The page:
Tuesday, 16 January 2018

Inspiration Information No. 1: Part 6

It is as the NME’s reggae regular correspondent that Penny Reel is best known to many of us. And it is a front-page feature for the paper on Dennis Brown, from February 1979 which forms the basis of Reel’s Deep Down with Dennis Brown book. This article coincided with the imminent crossover of a Lightning release of Dennis’ ‘Money In My Pocket’, which became a big UK hit the following month. Oddly Reel’s book, with its gold-embossed cover and portrait picture of Dennis Brown, is somehow reminiscent of the luxuriously glamorous sleeve of Snatch’s ‘All I Want’ / ‘When I’m Bored’ which came out in the UK on Lightning in 1978.
Despite being featured in The Clash’s ‘Hitsville UK’ Lightning is not an independent or small label that is mentioned too often in connection with Rough Trade, Factory, etc. There is not even much about the label online. It got mentioned in one of the editions of YHO (which was titled Skimming Stones) where it was described as “a strange old concern, probably best known now for its reggae releases such as Althea & Donna’s ‘Uptown Top Ranking’ (a UK number one), Culture’s ‘Two Sevens Clash’, Dennis Brown’s ‘Money In My Pocket’, and the Joe Gibbs African Dub series, some of which were in turn licensed to WEA. It’s tempting to go on and mention Prince Far-I’s Heavy Manners’ and the mysterious Elizabeth Archer’s ‘Feel Like Making Love’ and its astonishing dub side. Lightning just to confuse things also released a bizarre array of punk cash-in singles (e.g. Lloyd Grossman as Jet Bronx) as well as a series of football related records which would make Mike Alway drool.”.
Other labels that were associated with Lightning were Scope (which had reggae hits in the UK with Janet Kay’s ‘Silly Games’ and Errol Dunkley’s ‘OK Fred’) and the Old Gold label which in the days before the salvage industry took off was an invaluable outlet on the high street  for sought after sounds from pop’s past. Lightning’s main man Alan Davison went on to run the Laser label whose roster included Dennis Brown, Can and Samson, though as predicted by Reel it proved impossible to replicate the success of ‘Money In My Pocket’ in the UK singles chart.
In the second edition of YHO it said about the Dennis Brown book that “the amount of detail in this short story is striking. It is of the sort that only an obsessive who has been in the right places at the right times, and has kept the right records, can provide. The jumble of memorabilia and whatnot is as fascinating as the words. Flyers and photos tell their own stories. If there is a subtext to the story it is that of how reggae music had an impact on the UK.”
The book really provides a great snapshot of reggae in London during the 1970s, and highlights the different ways of working, the contrast between an artist and their music being released in the reggae world and the comparatively orderly manner and logical sequence of, say, the UK pop underground. The litany of Dennis Brown’s releases in the book is positively labyrinthine. The book also makes clear the incredible network, outside of the mainstream, of clubs, studios, labels, distributors, shops, sound systems, blues parties, shebeens, characters, chancers, all active within the London reggae scene, of which Reel again is an observer, an outsider on the inside. Have a look online for a tale Reel tells about when Keith Hudson came to town, and that gives a good illustration of his strange position as part of the reggae world.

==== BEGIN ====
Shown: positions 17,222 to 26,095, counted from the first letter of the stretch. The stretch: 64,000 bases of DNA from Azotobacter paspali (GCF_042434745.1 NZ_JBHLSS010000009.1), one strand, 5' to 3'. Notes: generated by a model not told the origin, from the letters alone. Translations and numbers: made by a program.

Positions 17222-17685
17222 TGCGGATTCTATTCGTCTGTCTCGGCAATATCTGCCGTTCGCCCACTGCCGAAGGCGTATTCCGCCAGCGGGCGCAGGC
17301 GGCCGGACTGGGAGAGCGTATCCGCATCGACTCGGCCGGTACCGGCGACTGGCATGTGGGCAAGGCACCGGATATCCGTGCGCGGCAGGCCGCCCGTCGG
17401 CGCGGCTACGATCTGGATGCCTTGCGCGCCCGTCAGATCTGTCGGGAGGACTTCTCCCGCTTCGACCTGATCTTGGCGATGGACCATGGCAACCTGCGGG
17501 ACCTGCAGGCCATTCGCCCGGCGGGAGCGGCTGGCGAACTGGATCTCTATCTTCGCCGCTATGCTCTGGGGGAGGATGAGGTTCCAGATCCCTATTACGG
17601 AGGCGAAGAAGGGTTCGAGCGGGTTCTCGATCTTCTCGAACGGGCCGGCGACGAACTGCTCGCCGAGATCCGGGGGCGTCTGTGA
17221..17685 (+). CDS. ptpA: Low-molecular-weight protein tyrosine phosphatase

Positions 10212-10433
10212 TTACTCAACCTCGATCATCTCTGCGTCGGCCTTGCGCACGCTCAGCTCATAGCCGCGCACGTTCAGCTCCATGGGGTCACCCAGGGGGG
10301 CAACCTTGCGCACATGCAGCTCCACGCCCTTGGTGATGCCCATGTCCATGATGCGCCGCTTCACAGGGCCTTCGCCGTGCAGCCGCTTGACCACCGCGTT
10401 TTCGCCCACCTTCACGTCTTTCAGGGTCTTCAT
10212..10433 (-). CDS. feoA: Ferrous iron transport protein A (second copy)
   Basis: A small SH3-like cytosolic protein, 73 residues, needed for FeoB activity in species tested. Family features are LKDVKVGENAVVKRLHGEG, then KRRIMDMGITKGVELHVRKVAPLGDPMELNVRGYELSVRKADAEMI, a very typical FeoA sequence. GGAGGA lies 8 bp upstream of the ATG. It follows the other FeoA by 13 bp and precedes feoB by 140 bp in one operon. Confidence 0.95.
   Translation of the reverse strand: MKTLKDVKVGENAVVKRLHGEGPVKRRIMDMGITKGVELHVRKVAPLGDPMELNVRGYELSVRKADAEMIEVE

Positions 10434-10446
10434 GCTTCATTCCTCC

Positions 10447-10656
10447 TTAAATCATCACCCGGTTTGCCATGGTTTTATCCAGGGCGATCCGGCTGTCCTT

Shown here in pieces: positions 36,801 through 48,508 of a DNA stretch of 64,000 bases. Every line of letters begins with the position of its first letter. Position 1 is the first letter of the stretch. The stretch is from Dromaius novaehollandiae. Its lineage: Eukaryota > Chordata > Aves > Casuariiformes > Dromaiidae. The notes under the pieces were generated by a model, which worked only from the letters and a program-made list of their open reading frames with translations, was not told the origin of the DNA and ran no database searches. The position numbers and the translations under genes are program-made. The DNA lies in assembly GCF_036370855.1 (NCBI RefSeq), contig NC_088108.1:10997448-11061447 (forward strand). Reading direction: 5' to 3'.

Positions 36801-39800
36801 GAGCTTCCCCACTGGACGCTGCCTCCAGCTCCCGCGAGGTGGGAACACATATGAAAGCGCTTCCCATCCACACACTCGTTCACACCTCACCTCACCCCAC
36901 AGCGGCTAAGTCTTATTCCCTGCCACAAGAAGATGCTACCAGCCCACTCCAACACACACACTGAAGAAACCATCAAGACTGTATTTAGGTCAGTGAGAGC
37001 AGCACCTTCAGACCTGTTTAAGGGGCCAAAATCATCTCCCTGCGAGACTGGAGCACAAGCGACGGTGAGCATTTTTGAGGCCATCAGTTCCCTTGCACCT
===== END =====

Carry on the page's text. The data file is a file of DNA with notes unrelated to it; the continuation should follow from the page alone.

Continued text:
Deep Down is filled with great writing, like a description of ‘Money In My Pocket’ selling like hard dough loaves from Mr Tom’s bakery in Ridley Road. Dennis himself is a great choice as lead character, being a fascinating figure, somehow achieving a precarious balance between militant roots reggae and sweet lovers rock, and achieving great popularity across the reggae spectrum, including headlining for three nights at The Rainbow theatre in Finsbury Park, in September 1977, with his guitar held high like Subway Sect would at the time, with perhaps a shared taste in fine knitwear too.
The book opens with Lloydie Coxsone’s residency at Columbo’s on Carnaby Street. There is some lovely history of the venue, going back before it was the Roaring Twenties, and there is overlap here with the opening part of Tommy Whitmer’s In Groves with mention of the Mau Mau gang and so on. Later, well into the 1960s, Reel describes how the club is frequented by “predominantly West Indian teenage males dressed in Crombie overcoats and Church’s brogues and sporting bluebeat titfers, together with their similarly attired English peers, hard mods with crewcut hairstyles known as suits.”
In the concluding chapter of the Dennis Brown book Reel deals with the growth of ska and reggae in the UK, and there is mention of how “during 1963 certain sides like Jimmy Cliff’s ‘King of Kings’, Derrick & Patsy’s ‘Gypsy Woman’ and Prince Buster’s ‘Madness’ acquire cult status among modernist white youth,” and how young West Indians in London adopt the “bluebeat titfer which joins the ubiquitous grey crew neck sweater and gingham check shirt as de rigeur dresswear and by early 1964 a bluebeat craze is well under way.”
Delightfully Reel credits the playing staff of Chelsea FC with helping to popularise Prince Buster after they return from Jamaica in the 1966 close season, and how at home matches that season the captain Ron Harris leads his team out to the strains of ‘Sammy Dead’. Reel is a passionate Spurs fan, but in Up The Dreary Slope Tommy Whitmer admits that in the early 1960s he catches the bus across town to watch Chelsea play at Stamford Bridge, which throws up the intriguing possibility of Tommy sharing the terraces with B.S. Johnson, though it would be just too early for the kids from Subway Sect to be there too. 

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